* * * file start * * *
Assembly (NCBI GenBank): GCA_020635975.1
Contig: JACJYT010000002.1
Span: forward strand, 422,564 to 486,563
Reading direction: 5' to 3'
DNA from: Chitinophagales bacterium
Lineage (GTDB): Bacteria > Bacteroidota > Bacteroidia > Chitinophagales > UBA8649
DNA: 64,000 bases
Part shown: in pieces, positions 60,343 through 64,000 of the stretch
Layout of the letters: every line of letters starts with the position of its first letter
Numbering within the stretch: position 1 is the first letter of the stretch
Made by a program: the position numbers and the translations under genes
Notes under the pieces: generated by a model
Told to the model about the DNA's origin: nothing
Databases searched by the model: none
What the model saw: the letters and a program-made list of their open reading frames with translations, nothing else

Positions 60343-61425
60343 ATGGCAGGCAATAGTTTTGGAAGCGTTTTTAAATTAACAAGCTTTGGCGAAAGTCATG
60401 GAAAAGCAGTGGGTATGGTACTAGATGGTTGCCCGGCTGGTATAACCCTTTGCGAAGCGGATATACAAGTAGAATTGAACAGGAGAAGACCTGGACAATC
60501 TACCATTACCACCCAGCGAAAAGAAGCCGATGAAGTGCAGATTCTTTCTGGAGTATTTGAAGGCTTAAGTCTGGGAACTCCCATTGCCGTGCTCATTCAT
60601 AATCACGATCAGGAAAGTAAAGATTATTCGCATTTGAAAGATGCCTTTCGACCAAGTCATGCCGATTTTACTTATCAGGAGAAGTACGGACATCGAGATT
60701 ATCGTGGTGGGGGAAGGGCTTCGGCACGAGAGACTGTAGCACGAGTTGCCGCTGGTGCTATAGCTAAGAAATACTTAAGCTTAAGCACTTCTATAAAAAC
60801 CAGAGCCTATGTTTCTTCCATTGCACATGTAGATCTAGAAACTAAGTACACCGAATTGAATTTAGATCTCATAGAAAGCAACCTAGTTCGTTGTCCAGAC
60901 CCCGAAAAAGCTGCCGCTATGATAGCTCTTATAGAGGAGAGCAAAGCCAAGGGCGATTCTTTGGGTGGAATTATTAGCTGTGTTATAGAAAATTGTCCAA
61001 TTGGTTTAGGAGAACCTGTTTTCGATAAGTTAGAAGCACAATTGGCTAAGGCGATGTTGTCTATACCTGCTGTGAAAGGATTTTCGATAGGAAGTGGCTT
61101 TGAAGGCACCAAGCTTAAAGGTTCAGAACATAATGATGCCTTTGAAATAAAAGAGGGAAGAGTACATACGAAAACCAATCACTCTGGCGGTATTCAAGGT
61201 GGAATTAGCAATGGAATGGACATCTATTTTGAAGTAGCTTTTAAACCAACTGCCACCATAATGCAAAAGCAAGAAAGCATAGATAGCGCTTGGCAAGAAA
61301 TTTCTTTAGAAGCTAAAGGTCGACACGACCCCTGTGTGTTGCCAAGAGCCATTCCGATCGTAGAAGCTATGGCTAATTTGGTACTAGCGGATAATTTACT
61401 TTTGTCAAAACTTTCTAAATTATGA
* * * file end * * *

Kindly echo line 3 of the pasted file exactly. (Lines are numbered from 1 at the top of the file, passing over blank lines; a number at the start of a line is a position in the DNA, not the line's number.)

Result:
Span: forward strand, 422,564 to 486,563